UBS: Weak fiscal triggers bigger rate cuts

Via UBS:

Implications: smaller than expected stimulus raises risk of early/more RBA cuts

Overall, as we flagged, the Budget improved modestly due to higher commodities & fiscal conservatism, with the surplus profile supporting the AAA. Household tax cuts & handouts were much smaller than expected; while infrastructure & public demand slow sharply. With credit tightening causing the largest housing downturn in history & a negative wealth effect, a significant share of (only modest) tax cuts will likely be saved or used to repay record debt. Hence, the Budget reinforces our already below consensus GDP outlook for a sharp slowing to 1.9% y/y in 2019. We still expect the RBA to shift to an explicit easing bias in May, before cutting rates by 25bp in both July & August; but the lack of material stimulus raises the risk of earlier & larger cuts.

Hello Josh Recessionberg.

Comments

  1. I wonder what chance we will see a mini Budget around August/ September should Labor win the election? The reason I mention it is 10 or 11 months is a long time for a new Govt to be in before it announces its first Budget or so it seems to me

      • They will and politically they must. Their first priority will be to open the books, gasp in horror, claim the Libs have lied, and immediately start to blame the Libs for where we are. Then roll out an emergency budget.

        This is politics 101. Either side would do it. The fact that our economy is slumping and they actually need to do it is just a coincidence.

      • Exactly. Labor need to make the Liberals own the coming “Domestic Financial Crisis” (DFC TM).

  2. Why wait for July. Signal it in May and in the SoMP wait for the election and then deliver in June. Follow up in august and November taking OCR to 0.75 on its way to ZIRP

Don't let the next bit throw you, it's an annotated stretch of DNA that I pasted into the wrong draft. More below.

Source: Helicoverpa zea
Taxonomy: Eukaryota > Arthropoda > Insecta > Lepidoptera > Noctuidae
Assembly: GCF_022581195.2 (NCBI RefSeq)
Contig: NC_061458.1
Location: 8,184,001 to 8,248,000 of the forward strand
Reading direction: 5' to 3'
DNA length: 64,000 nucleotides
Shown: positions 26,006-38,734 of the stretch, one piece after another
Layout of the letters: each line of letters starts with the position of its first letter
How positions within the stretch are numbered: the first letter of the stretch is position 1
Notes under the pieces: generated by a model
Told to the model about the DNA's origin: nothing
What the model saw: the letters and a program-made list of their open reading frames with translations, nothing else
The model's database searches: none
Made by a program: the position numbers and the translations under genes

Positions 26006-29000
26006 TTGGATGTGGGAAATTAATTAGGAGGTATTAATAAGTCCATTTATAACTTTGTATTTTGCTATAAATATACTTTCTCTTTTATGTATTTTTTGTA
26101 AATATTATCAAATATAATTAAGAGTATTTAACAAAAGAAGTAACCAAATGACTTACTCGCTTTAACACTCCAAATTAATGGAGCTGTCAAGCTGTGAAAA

3. strange to see so much focus on surplus in regard to AAA rating when everyone knows that all of banks debt is going to become government debt anyway

    • strange to see so much focus on anything, when a sovereign currency-issuing nation can never default on its debts unless it chooses to

      • At least UBS understands the causality

        INSUFFICIENT government deficit –> poor growth —> only solution left is rate cuts to provoke more private debt

      • You have no idea what default is. But let me esplain as clearly as I can. As a sovereign, you may either explicitly default by not making any further debt service payments OR you can print the money you need to pay your bills (including interest payments). This is an indirect default because you are debasing the currency in which your debts are denominated. Said otherwise, your debtors will not be repaid the full value of the original loan. Venezuela has not defaulted on its sovereign loans however the currency in which its debts are denominated is worthless.

        Coming to a first world country near you. Watch for MMT and other such absurd wheezes for clues on timing.